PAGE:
Welcome to my ARC’TERYX ZETA SL REVIEW!
For years now, I have been a huge fan of Arc’teryx women’s jackets. They fit well, they are durable, and most importantly, they keep me dry when the bad weather rolls in.
Traveler and hiker ladies, listen up! Of the many fine Arc’teryx women’s jackets out there, my new personal favorite all-arounder is the Arc’teryx Zetal SL ultralight rain jacket.
It doesn’t matter if you are an aspiring thru-hiker, a casual South East Asia backpacker gal, or an adventure-seeking city dweller, the fact remains that the Zeta SL jacket covers all of your bases in terms of weather protection. There are lots of other rain jackets out there, but nobody does rain gear as well as Arc’teryx.
This Arc’teryx Zeta SL review breaks down everything you need to know about this versatile, lightweight, and 100% waterproof Arc’teryx women’s jacket. By the end of this review, you will be saying, “dang, I didn’t know there was so much to learn about a rain jacket.”
This review covers all of the important information you need including key features, waterproof performance, weight, price, best uses, competitor comparison, and much more.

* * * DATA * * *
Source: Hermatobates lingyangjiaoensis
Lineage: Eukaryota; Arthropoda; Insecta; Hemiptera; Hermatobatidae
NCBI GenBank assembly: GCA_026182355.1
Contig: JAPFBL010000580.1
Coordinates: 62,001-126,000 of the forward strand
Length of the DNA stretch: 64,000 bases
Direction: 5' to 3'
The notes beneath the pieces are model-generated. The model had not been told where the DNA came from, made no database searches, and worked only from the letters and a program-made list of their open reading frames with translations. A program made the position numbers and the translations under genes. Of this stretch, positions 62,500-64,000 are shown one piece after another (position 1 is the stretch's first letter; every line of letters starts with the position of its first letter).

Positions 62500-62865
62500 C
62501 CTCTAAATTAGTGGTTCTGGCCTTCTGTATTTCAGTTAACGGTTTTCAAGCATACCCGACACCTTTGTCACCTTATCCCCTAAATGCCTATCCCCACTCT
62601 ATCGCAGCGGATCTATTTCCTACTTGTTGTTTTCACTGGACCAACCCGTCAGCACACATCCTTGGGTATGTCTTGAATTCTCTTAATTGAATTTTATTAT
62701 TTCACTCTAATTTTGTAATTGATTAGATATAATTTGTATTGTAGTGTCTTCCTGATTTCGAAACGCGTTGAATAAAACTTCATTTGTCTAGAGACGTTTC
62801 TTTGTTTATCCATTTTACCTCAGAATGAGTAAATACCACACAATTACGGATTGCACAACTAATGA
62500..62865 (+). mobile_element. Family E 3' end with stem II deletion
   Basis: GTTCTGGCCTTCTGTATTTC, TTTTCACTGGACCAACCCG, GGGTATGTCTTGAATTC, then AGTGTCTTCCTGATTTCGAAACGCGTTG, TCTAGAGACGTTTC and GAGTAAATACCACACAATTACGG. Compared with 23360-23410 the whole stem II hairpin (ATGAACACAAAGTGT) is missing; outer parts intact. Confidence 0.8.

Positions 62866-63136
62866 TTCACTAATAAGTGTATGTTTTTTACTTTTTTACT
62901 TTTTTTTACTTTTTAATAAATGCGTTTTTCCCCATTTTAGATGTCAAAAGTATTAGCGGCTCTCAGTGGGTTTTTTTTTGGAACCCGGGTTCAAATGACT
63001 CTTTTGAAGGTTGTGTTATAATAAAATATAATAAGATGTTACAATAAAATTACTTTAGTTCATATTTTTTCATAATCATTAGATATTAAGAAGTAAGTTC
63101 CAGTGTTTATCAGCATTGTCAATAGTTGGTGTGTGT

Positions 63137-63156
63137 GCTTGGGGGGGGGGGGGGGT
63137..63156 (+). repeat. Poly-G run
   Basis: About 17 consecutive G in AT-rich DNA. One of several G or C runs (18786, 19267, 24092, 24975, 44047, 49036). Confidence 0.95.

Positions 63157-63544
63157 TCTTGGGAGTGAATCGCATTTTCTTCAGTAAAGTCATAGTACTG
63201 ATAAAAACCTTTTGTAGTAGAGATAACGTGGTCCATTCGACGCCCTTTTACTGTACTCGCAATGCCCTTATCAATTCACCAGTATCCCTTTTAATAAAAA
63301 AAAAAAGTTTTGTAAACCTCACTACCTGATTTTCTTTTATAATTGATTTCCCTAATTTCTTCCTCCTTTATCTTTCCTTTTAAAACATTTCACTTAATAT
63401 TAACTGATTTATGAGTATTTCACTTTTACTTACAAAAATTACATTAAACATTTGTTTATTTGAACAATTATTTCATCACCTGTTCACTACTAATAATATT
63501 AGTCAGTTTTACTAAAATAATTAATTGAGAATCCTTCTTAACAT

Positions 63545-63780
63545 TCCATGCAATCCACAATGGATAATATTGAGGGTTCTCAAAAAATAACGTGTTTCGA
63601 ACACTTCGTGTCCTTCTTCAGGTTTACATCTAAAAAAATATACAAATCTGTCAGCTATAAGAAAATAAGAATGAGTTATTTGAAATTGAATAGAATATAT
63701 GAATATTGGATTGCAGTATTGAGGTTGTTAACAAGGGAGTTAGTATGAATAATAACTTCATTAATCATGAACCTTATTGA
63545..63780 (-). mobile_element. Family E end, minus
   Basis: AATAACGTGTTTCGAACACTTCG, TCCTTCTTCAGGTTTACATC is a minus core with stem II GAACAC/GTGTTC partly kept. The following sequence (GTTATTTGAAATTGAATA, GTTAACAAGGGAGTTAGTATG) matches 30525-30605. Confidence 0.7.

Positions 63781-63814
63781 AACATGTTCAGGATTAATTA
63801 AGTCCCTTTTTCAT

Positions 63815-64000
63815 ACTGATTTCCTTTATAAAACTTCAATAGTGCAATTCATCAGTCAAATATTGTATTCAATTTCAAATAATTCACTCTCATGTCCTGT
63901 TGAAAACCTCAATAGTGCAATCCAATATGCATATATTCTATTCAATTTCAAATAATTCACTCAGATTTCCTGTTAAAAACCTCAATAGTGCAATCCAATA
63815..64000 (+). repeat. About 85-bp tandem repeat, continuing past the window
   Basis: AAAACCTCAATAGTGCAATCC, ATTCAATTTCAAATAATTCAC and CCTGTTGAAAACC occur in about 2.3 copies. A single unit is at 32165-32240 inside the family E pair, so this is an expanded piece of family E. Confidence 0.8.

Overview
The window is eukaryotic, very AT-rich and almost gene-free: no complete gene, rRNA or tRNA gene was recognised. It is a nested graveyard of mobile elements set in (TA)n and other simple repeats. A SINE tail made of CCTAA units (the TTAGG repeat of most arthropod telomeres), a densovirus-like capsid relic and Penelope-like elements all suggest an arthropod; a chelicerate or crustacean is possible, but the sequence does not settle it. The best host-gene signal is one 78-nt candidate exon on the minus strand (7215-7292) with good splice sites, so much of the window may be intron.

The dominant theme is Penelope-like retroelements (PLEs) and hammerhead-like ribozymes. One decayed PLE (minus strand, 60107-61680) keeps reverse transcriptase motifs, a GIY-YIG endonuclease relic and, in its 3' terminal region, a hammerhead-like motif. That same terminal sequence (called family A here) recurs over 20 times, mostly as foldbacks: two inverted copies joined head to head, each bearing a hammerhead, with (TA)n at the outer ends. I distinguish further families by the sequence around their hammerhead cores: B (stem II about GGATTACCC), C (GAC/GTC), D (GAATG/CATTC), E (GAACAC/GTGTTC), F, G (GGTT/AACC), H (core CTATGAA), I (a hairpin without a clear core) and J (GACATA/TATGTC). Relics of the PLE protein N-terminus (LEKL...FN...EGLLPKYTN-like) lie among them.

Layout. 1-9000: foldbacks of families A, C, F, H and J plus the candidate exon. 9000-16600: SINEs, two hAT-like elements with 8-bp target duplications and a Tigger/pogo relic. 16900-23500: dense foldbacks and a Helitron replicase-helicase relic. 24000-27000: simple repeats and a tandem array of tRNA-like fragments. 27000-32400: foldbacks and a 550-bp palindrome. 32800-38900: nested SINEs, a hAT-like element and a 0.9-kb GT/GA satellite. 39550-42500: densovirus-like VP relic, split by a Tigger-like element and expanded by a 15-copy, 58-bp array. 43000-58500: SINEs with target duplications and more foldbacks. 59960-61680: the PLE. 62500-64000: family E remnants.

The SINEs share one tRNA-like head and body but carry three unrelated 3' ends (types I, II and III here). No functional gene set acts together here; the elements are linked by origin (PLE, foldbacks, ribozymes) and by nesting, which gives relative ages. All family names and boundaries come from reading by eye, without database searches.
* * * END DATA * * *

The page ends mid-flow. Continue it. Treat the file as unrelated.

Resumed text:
Let’s dive right in…
Quick Answer: Arc’teryx Zeta SL Review: Complete Jacket Breakdown
Here are some of the big questions/important topics I cover in this Arc’teryx Zeta SL Review
- Arc’teryx Zeta SL design features
- How much does the Arc’teryx Zeta SL jacket cost?
- Does the Arc’teryx Zeta SL have Gore-Tex material?
- Arc’teryx Zeta SL ventilation and breathability
- Is the Arc’teryx Zeta SL ultralight?
- What are the best applications for the Arc’teryx Zeta SL jacket?
- What is the Arc’teryx Beta SL jacket’s closest competition?
- What is so good about Arc’teryx women’s jackets anyway?
Arc’teryx Zeta SL Review: Key Features and Performance Breakdown